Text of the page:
Threats to Rural Communities in Wiltshire

Are you worried about reports of village school numbers dwindling, the closure of the local shop or pub, or the loss of other local facilities?  In his 2008 report Living Working Countryside: The Taylor review of Rural Economy and Affordable Housing, Matthew Taylor MP summed up the challenges faced by rural areas and market towns like this:

“For many villages and hamlets the choice is between becoming ever more exclusive enclaves of the wealthy and retired, or building the affordable homes to enable people who work in these communities to continue to live in them. In many cases just a handful of well designed homes, kept affordable in perpetuity for local people, will make all the difference to the sustainability of the community and its services. At the same time, we need to make sure that there are better opportunities for the people who live in these small rural communities to find quality work, and build successful businesses. Otherwise we will see more and more villages turn into commuter dormitories, at the cost of fewer local jobs, declining local services, and the loss of genuine community life.”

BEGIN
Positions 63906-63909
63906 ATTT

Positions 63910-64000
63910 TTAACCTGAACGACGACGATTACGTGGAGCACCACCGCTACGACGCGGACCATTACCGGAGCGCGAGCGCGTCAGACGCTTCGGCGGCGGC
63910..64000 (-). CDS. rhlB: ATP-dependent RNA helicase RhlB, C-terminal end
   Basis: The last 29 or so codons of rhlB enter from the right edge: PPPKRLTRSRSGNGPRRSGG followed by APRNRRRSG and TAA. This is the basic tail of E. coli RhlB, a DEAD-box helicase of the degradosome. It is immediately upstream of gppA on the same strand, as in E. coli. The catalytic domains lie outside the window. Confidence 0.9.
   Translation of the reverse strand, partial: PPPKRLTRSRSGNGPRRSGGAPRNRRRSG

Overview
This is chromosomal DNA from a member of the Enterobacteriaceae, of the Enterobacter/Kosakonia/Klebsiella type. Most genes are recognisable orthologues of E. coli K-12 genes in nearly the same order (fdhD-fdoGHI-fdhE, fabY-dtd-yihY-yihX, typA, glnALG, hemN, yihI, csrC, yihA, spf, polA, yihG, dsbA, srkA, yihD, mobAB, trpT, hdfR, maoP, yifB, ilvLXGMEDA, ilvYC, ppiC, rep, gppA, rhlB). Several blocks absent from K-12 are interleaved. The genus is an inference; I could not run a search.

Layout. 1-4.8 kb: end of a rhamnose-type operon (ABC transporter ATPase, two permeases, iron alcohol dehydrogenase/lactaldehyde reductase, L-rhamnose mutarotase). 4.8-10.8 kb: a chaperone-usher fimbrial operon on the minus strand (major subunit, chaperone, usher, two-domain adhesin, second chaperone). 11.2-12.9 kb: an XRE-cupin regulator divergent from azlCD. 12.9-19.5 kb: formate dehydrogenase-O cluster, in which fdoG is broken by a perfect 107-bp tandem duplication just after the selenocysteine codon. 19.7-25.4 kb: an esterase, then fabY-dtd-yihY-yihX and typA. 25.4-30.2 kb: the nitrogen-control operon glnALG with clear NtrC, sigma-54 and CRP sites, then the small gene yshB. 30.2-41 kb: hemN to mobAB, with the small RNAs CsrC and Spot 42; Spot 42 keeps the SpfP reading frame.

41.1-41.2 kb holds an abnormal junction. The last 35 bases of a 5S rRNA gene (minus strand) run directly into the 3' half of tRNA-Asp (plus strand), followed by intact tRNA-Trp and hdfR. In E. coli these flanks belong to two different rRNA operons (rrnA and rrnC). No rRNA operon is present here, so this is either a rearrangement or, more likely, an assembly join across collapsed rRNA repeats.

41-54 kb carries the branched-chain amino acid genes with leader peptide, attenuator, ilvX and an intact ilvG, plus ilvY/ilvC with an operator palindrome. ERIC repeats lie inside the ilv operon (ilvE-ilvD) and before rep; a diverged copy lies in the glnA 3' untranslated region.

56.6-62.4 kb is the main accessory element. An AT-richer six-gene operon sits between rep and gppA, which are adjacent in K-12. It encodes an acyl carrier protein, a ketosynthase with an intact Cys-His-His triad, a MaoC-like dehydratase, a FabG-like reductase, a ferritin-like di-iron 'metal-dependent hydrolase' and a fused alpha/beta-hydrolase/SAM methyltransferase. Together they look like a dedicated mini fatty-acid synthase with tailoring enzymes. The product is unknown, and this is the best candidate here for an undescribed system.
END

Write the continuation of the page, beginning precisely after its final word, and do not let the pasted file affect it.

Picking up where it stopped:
Taylor also commented on the risk to market towns of becoming ringed “with anonymous housing estates, business and retail parks” to accommodate the increasing numbers migrating into them.

In both rural areas and urban neighbourhoods, Taylor recommends involving local people in finding and delivering solutions that create “genuinely attractive” communities where people can want and can afford to live and work.  This is where Community Land Trusts come in.

Community Land Trusts (CLTs) are locally based organizations that own assets on behalf of their communities. Some CLTs specialise in the provision of affordable housing, some are running shops and pubs, or taking on the provision of schools and recreation facilities. CLTs are able to be versatile and to develop whatever social and economic amenities that meet the needs and interests of the community they operate in.  CLTs range in size from small rural schemes running a single unit, to complex mixed-use schemes covering a wide area.  Have a look at the case study page to see the what CLTs around the country are achieving, including Lyvennet CLT, which is behind the take over the Butcher Arms celebrated in the report on the right.